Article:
Each year, October 17 marks the International Day for the Eradication of Poverty. In a year where we’ve seen the effects of COVID-19 disproportionately impact the most vulnerable communities all over the world, we advocate for the need to reassess the ways in which current polices in Canada serve our communities.
There is a lot to be done. For #RDSPAwareness Month, we recognize how people with disabilities living on low incomes face added barriers in achieving long term financial security.
While the development of the Registered Disability Savings Plan (RDSP) has become one poverty reduction strategy that can alleviate long-term financial strain, many people still do not have access to the plan, in part because of the costs associated with applying for the Disability Tax Credit (DTC)—the primary eligibility criteria to open the RDSP.
There are currently no regulations in place to help alleviate the fees medical practitioners charge when helping their clients fill out the DTC application form. While this may not be insurmountable for all applicants, paying a fee is not always possible for those with very low incomes.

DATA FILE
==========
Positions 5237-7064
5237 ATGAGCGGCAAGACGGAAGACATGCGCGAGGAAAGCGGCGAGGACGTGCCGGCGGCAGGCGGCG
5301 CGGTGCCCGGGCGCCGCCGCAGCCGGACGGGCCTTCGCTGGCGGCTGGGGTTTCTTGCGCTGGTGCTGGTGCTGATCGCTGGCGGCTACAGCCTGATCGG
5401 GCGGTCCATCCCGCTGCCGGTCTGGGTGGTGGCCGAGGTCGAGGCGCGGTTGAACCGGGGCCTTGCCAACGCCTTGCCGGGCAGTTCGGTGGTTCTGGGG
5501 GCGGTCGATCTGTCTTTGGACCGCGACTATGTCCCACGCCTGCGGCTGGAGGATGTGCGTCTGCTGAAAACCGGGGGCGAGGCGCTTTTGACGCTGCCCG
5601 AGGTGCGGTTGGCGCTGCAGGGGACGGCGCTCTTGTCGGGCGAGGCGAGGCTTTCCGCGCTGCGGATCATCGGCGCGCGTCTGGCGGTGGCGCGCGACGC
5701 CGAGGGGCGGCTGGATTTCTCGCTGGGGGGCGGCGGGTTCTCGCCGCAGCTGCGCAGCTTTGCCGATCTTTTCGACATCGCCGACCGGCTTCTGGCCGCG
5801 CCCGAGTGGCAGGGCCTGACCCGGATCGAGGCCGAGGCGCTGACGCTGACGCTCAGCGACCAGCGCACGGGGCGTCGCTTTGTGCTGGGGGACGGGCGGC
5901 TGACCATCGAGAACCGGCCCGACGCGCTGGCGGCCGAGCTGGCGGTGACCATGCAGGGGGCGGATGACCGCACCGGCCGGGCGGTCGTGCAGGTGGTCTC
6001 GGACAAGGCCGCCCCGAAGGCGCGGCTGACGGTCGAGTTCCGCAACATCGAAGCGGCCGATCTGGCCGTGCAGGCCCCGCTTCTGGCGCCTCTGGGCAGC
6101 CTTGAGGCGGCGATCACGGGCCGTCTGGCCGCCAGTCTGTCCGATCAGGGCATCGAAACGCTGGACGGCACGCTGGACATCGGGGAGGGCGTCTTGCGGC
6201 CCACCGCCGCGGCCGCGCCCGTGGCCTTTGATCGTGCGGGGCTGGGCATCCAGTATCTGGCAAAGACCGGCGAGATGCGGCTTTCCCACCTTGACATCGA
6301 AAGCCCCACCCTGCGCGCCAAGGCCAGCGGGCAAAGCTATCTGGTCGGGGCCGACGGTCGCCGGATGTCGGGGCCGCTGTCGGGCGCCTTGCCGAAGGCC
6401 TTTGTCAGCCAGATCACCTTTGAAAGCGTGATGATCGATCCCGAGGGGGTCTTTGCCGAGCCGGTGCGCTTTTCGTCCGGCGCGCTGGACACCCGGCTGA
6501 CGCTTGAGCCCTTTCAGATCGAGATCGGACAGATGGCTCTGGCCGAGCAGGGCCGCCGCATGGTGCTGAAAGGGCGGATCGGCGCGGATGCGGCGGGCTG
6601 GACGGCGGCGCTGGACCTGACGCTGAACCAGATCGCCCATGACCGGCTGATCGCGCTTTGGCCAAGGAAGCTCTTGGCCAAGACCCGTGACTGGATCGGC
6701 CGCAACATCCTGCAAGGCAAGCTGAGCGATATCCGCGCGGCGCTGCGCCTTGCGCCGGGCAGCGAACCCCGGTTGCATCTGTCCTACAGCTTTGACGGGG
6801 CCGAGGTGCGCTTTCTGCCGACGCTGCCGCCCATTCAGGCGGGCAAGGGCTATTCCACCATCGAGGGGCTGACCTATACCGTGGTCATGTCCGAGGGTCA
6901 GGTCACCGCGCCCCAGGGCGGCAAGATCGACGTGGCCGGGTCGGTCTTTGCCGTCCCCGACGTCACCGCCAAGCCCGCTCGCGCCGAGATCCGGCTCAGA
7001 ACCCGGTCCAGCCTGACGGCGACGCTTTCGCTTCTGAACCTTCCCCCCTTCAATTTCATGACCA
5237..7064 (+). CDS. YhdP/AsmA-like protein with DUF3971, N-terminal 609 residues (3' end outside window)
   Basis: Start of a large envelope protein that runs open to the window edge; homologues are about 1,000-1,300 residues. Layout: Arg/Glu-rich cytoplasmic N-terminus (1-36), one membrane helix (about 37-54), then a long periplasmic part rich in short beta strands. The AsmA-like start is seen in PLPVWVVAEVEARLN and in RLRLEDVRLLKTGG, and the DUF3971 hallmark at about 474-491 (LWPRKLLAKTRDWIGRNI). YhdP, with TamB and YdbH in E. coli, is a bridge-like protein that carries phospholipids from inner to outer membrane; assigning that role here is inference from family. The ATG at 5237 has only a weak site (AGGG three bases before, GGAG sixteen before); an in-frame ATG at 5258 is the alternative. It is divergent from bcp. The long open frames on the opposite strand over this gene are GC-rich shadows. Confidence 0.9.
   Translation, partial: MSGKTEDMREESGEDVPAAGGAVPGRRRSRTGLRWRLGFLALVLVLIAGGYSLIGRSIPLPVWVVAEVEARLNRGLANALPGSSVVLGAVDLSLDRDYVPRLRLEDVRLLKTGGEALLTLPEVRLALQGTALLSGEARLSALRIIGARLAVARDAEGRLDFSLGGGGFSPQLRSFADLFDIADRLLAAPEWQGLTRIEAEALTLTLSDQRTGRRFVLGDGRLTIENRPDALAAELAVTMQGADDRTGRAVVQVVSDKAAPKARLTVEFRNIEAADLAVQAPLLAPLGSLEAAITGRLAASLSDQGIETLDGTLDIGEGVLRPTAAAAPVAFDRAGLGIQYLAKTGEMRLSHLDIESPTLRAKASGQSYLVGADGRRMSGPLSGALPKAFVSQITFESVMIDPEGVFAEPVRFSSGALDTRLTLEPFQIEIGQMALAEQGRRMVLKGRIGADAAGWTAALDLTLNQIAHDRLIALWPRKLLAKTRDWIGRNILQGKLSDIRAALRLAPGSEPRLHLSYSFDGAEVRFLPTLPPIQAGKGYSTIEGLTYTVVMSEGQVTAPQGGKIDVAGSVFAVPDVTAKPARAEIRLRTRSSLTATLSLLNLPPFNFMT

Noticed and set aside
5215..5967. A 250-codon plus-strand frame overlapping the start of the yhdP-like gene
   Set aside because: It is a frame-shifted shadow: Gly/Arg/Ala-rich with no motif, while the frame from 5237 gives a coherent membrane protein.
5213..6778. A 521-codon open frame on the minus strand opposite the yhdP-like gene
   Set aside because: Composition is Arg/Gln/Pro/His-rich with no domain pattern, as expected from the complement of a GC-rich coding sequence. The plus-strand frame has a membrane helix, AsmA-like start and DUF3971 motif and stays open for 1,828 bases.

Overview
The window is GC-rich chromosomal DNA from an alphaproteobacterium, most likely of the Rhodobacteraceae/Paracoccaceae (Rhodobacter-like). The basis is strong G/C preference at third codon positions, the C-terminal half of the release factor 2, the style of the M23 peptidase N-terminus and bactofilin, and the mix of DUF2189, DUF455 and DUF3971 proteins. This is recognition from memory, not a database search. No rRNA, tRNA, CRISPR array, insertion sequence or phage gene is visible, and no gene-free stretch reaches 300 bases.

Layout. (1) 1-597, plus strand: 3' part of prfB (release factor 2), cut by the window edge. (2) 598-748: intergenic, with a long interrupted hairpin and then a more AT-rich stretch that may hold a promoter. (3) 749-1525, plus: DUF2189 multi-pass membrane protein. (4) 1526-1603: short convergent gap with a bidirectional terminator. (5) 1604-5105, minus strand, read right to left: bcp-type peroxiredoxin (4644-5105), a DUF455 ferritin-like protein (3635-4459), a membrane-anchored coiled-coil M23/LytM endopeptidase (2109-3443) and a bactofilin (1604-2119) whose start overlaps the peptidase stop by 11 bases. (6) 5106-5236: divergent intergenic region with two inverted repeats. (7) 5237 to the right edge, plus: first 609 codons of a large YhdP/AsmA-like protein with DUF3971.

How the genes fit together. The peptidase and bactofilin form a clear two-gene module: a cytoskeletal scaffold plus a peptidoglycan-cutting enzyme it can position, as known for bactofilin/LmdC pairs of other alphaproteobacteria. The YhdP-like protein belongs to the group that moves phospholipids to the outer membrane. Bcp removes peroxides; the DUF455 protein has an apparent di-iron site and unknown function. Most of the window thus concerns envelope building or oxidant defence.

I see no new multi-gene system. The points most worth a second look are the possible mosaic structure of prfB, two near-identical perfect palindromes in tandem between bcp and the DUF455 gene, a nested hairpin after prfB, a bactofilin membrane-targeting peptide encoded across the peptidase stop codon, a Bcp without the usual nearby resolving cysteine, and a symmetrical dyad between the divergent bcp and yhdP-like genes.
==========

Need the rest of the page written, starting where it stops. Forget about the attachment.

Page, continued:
On the International Day for the Eradication of Poverty this year, the Access RDSP partnership sent a letter to Minister Diane Lebouthillier and asks that these barriers be addressed to help those in most need of financial support gain access to programs that would benefit them. Everyone deserves a chance to save for their future.
In recognition of the intersections between health and financial well-being, these changes are needed to begin the process of health and financial health equity.
If you would like to join us in support of this issue, please email email@example.com.
If you have already applied for the DTC, the CRA is conducting a Disability Tax Credit Client Experience Survey to get feedback on the application process. You can provide your feedback here.